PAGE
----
In contrast to all this bloodlust is Maula’s friend Roshan — a level-headed individual who appears every now and then begging Maula to stop his madness for revenge. Roshan is probably the only major character in the entire franchise who is against spilling blood. More on him in a bit.
I’m a fan of Korean thrillers. In these films, though violence by the protagonist is often committed for survival, most of the times, it is committed exclusively for vengeance. Two hours of that in a Pakistani film is fine by me, but I don’t think it was for Wehshi Jatt’s filmmakers.
Again, Pakistani films before the 1970s were internationally popular for their family-friendly love stories depicting high virtues. But in Wehshi Jatt’s case, a hero lies under oath to get an opportunity to murder other human beings. This idea of deriving entertainment out of a protagonist’s behaving like an antagonist was a new frontier for Pakistani cinema, and Wehshi Jatt’s filmmakers seem reluctant to wholeheartedly embrace it.
They do spend most of the film creating entertainment out of Maula’s ferocity, but before every one of Maula’s vengeful endeavors, Rohsan appears out of nowhere trying to lecture him out of violence, only to fail at it every time. Rohsan mostly serves as the story’s moral compass, reminding audiences that vengeance is wrong—ironically, just before said audience is entertained by glorified acts of vengeance!
To understand this moral tic-tac-toe a little better, let’s examine the scene where the most surprising thing of all happens. Maula finally swears to give up vengeance, puts down his blade, and renounces violence. What is significant about this scene, is that it happens with just 30 seconds remaining in the film — right after Maula has cut up and killed every villager from the enemy clan, leaving only a brutally slashed open villain drenched in his blood and guts, painfully breathing what may be his last breaths.
See, grandeur of violence in action scenes is Wehshi Jatt’s commercial value proposition — the bang for your buck, if you will.
However, rejection of violence is its intended ideological position. Such convoluted choices with no clever play inbetween left only awkward moments to assert an imagined moral standing that appears half-hearted at best, and confused at worst.
Three key emotions are worth tracking in the film: rage, humor, and sentimentalism. The following chart tracks the value of these emotions in every scene from a scale of 0–100 (based on my personal impression) over the film’s two-hour timeline.
Notice how sentimentalism appears consistently. This is Roshan’s begging Maula to stop.
The humor is a combination of things, but mostly either Bala Gadi’s failed attempts to woo Malkani, or our milkwoman’s failed attempts to woo Maula.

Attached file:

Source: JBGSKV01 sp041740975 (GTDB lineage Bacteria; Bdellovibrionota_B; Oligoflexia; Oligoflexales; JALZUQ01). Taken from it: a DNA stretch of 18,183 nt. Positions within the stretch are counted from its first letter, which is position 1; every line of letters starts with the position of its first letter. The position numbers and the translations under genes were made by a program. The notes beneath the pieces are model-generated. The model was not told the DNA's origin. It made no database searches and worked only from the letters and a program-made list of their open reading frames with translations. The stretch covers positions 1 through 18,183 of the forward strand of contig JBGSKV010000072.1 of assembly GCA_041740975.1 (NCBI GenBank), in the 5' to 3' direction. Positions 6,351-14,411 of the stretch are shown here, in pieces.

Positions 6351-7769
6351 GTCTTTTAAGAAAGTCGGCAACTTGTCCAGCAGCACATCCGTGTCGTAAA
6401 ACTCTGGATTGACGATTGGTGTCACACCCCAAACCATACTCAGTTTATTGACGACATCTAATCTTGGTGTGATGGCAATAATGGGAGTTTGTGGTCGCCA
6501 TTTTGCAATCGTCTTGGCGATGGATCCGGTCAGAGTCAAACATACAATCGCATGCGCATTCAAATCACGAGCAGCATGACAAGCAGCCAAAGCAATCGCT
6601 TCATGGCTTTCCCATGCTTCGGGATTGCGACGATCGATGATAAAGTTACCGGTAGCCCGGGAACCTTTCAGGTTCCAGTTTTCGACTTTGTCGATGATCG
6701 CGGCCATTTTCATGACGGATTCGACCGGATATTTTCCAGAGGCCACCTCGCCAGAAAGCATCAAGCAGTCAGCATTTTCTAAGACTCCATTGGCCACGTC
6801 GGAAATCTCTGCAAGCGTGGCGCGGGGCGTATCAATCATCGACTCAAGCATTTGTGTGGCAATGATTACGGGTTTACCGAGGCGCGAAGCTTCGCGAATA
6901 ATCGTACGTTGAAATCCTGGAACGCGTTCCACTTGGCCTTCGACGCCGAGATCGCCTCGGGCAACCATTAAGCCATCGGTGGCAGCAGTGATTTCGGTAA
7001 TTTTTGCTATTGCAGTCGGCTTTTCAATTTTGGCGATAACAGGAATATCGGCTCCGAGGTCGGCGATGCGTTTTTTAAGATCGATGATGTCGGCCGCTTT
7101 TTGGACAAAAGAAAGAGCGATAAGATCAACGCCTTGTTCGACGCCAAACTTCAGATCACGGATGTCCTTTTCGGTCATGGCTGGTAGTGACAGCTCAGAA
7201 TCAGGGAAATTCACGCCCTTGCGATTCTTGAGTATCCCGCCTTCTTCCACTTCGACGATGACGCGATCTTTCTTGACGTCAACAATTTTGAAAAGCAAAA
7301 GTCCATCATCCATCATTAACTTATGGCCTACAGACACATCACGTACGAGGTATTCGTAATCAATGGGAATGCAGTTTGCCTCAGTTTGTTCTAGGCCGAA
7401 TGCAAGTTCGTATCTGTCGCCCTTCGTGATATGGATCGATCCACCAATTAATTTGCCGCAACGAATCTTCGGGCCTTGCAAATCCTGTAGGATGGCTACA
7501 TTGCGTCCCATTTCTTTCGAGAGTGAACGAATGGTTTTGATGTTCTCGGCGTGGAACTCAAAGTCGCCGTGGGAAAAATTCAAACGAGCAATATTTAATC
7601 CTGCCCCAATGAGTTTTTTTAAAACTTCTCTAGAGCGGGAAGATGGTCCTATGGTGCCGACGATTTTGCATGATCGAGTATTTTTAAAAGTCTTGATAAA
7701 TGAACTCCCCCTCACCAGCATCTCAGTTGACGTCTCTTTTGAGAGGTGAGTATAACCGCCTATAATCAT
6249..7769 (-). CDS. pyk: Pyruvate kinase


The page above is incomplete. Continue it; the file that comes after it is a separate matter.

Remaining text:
The take-away is how rage and violence are employed; first introduced to show violent capacities of the protagonist and antagonist, and then used for its anticipation value, building it up till the end where we have climactic battles.
Maula Jatt (1979)
One way Maula Jatt (1979), the unoffficial sequel to Wehshi Jatt, is particularly different from its predecessor is that it conveniently omits Roshan’s moral message(s).
Roshan was killed before the last battle of Wehshi Jatt, but the filmmakers don’t attempt to replace him with some other voice of morality. This is because for the first time, Maula is being accepted by the writer for what he is: an instrument of vengeance.
No one asks Maula to stop in this sequel. And Maula rages like never before. This fixes a lot of the moral confusion and half-hearted ideology that perplexed Wehshi Jatt. The result: a no-holds-barred punjabi can of whoop-ass with gandasa-slashing-blood-lust, interrupted only by punjabi songs.
In another chart, we can examine the same three emotions distributed in Maula Jatt: rage, humor, and sentimentalism.
Notice how sentimentalism is almost non-existent. A higher degree of humor is present. But most prominent, is how rage occurs frequently and at a higher intensity. Rage is also employed purposefully as the definitive “bang for your buck,” instead of Wehshi Jatt’s reserved approach. And if you’re wondering about those empty gaps with no rage or violence present, they’re of course punjabi songs.
Here, we see Maula Jatt’s rage mapped over Wehshi Jatt’s rage.
From a story-progression standpoint, Maula Jatt is almost exclusively about the conflict between Maula and an interesting character named Noori Natt. Noori is newly out of prison and finds out that his brother got insulted by Maula for harrassing a woman from Maula’s village. Maula and Noori, two ferocious men, both seek out each other to settle matters.